Jarrakul said:


    That's... totally untrue. First off, outside of Bayesian probabilities with different priors (which isn't really what we're working with here, awesome though it may be), you can't get two different probabilities for the same event under the same circumstances. Statistics does not work that way. There is only one probability of rolling an 18 on 3d6, and that is 1/216.

    From a textbook viewpoint you are completely correct--when you roll 3d6 there are 216 possible results and an 18, being all 6s, can occur in only one way. You are also correct that dice throws are not Bayesian.
    If, on the other hand, you are concerned only about the *sum total* of the dice, not the individual die results, then you will find that the possible outcomes collapse from 216 into only 56. Let me expand on my earlier example. Suppose you roll a 2, a 3, and a 4, giving you a result of 8. You could have rolled 2, 4, and 3 to arrive at the same result. Since we care only about the sum and not the individual results, the rolls of 2/3/4 and 2/4/3 are the same. When you examine the results this way, what you will find is that the results are as follows:
    3 has 1 outcome, 4 has only 1, 5 has 2, 6 has 3, 7 has 4, 8 has 5, each of 9 through 12 has 6, 13 has 5, 14 has 4, 15 has 3, 16 has 2, and 17 and 18 both have only 1, for a total of 56.
    Following this analysis, p(rolling an 18) = 1/56. Given that the end result is our goal rather than the individual rolls, this is a more accurate method, *in my opinion*.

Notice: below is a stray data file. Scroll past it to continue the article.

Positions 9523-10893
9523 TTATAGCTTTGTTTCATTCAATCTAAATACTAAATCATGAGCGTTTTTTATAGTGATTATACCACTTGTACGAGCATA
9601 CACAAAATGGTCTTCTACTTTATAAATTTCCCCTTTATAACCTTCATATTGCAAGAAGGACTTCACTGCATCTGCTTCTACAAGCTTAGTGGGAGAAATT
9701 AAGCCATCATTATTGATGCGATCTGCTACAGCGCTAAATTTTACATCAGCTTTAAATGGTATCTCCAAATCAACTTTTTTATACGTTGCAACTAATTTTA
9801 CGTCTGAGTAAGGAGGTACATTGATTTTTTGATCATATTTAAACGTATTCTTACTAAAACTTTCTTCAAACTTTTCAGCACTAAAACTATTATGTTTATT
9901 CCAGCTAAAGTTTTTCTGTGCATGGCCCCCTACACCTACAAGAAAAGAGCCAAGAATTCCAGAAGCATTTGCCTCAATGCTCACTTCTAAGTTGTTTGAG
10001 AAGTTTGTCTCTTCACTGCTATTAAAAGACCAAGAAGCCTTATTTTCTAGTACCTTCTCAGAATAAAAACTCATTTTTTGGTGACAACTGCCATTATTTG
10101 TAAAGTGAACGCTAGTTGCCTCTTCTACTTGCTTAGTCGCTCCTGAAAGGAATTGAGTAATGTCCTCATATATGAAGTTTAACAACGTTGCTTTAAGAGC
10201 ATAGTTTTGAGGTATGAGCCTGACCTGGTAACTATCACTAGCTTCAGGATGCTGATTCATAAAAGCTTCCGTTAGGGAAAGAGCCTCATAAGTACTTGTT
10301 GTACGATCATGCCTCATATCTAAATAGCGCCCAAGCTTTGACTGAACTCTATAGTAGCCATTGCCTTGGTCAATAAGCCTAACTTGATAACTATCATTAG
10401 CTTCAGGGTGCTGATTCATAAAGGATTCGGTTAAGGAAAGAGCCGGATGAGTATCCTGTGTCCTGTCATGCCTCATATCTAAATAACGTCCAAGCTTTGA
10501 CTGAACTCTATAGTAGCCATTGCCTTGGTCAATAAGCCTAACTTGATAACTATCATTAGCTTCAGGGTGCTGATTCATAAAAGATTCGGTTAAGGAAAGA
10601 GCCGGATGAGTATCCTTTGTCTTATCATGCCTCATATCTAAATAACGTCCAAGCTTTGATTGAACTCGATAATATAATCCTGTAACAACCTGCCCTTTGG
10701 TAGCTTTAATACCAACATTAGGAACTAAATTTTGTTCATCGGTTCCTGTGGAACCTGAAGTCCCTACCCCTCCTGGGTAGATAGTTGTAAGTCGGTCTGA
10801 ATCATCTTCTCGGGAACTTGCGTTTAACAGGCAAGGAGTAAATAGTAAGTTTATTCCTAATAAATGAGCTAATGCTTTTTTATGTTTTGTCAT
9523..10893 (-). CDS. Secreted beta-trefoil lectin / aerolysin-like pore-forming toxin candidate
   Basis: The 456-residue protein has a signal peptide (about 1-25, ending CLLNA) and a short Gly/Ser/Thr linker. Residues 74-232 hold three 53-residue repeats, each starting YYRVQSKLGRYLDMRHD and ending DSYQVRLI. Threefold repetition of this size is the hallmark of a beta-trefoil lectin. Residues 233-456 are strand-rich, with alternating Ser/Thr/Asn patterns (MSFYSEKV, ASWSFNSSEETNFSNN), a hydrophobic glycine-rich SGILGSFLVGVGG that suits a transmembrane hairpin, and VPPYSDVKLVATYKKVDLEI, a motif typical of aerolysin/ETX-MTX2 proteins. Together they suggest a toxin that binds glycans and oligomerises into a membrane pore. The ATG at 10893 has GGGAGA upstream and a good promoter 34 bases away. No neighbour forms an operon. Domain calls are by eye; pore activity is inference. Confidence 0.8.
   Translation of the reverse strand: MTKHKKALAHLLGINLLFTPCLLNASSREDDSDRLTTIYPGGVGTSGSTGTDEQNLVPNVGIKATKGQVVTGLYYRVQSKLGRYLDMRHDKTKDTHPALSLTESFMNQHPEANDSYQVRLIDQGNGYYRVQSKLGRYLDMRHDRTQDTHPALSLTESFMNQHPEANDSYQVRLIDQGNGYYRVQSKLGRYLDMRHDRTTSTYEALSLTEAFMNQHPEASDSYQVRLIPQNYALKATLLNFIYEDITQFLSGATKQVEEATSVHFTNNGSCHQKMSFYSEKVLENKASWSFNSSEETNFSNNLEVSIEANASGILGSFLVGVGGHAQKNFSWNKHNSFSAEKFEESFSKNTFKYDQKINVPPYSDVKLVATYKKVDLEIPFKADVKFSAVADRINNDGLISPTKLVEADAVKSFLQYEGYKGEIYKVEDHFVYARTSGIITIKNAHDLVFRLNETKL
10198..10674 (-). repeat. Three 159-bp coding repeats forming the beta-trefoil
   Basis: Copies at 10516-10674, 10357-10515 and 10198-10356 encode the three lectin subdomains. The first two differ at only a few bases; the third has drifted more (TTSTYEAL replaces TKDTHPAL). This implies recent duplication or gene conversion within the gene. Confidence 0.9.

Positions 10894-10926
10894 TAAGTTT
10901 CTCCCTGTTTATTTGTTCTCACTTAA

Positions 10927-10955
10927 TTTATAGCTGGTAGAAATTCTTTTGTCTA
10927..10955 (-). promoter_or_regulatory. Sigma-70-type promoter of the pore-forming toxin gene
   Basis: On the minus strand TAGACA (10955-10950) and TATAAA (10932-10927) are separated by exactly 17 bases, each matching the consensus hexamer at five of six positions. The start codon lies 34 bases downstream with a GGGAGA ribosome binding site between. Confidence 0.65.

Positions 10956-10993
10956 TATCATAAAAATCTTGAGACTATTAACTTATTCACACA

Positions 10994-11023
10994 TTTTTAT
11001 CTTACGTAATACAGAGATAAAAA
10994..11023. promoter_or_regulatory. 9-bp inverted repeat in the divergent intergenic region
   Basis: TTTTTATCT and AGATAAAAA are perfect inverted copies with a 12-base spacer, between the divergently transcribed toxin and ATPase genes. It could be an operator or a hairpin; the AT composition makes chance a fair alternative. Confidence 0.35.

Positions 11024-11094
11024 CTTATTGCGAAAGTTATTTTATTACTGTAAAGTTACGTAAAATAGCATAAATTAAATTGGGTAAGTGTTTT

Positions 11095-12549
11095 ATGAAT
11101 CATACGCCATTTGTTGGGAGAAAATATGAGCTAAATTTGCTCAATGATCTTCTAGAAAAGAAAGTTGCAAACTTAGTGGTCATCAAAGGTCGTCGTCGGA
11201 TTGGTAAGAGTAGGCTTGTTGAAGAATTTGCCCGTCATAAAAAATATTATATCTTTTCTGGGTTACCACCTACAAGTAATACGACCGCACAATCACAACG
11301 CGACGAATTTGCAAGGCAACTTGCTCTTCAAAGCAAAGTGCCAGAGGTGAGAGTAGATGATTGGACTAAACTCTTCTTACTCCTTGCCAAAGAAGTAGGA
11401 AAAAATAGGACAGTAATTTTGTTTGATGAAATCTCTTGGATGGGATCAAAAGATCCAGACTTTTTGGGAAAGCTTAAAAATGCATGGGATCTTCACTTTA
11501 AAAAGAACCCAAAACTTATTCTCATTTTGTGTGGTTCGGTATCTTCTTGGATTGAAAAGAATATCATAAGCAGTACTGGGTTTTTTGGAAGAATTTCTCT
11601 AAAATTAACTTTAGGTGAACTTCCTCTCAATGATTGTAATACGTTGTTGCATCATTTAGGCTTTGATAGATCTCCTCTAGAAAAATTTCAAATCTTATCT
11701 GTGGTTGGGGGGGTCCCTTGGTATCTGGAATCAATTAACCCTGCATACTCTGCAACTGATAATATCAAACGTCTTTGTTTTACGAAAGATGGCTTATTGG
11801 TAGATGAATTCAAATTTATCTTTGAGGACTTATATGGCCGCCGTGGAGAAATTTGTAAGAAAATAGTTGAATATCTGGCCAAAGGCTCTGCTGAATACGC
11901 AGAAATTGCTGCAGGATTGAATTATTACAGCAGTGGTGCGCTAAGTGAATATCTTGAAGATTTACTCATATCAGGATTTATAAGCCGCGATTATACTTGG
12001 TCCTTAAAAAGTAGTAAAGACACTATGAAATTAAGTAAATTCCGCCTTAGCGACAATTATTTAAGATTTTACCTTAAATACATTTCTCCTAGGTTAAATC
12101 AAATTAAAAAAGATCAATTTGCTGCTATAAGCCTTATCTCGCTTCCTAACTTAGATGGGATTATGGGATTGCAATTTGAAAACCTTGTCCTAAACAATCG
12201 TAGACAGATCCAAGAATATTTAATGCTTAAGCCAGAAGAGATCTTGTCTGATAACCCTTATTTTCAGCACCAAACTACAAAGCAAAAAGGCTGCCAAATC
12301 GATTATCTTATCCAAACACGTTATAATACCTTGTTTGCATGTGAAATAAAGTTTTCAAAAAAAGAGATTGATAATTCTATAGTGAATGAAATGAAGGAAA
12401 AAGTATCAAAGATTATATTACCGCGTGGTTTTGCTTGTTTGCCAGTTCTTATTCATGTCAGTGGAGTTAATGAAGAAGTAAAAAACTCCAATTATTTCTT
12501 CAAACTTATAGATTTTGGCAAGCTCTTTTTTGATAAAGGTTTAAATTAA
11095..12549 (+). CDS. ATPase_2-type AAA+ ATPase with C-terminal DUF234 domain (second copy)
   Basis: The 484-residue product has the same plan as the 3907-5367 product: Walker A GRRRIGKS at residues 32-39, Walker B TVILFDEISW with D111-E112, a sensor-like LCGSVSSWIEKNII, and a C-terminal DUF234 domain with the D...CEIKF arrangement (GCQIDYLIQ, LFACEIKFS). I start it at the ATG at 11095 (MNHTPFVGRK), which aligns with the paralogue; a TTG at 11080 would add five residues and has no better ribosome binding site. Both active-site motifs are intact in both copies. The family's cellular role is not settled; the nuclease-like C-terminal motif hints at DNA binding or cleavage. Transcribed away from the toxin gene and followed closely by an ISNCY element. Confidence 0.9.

You may continue to disagree with me if you so desire but that does not invalidate my results.

    @Mathsorcerer Your username makes me sad.

    Fortunately for you, my username is irrelevant and thus you need not waste any mental energy worrying about it.

    lolien
  • HadarHadar Member Posts: 168
    edited September 2013
    @Mathsorcerer

    But you do not roll a dice with 56 faces on each with sum of the numbers but you roll six times 3 dices with 6 faces. There is no difference if you roll 18 times dice with 6 faces altogether or each separately or if you roll six times 3 dices with 6 faces. The probability of 18 in some stat is 1/216. The probability of all max stats is 1/(6^18). But due to the fact that you cannot have a PC with stats like 3/3/3/3/3/3 the probability of 18/18/18/18/18/18 is somewhat higher that 1/(6^18) (the table here http://baldur.cob-bg.pl/bg2?pg=1,1,0 is assumed to a character minimum is 3/3/3/3/9/3 (mage) - if higher are the minimum stats the easier is to get very high stats)...

    Gotural
  • pixie359pixie359 Member Posts: 251
    @mathsorcerer how about if you had a red dice, a green dice and a blue dice? If they are identifiable, you can see it has to be 216, not 56, right? Does that demonstrate that the dice aren't interchangeable when working out the odds, or do you think that the odds are different depending on the colour?

  • MathsorcererMathsorcerer Member Posts: 3,009
    edited September 2013
    I didn't say rolling dice with 56 faces; I said that there are 56 possible results if you care only about the sum and not the individual rolls. If you still doubt the results then look into it for yourself--open a spreadsheet, list all 216 outcomes of 3d6, note the sum of the 3 rolls, then count how many results are a 3, a 4, etc. and let me know what you come up with. It takes a little time, I know, but to save time you can double-check 2d6. Calculating the results this way, focusing only on the sum and not the individual rolls, will show you that rather than 36 possible rolls there are only 21: 2/2/11/12 all have only 1, 4/5/9/10 have 2, and 6/7/8/ have 3 results each.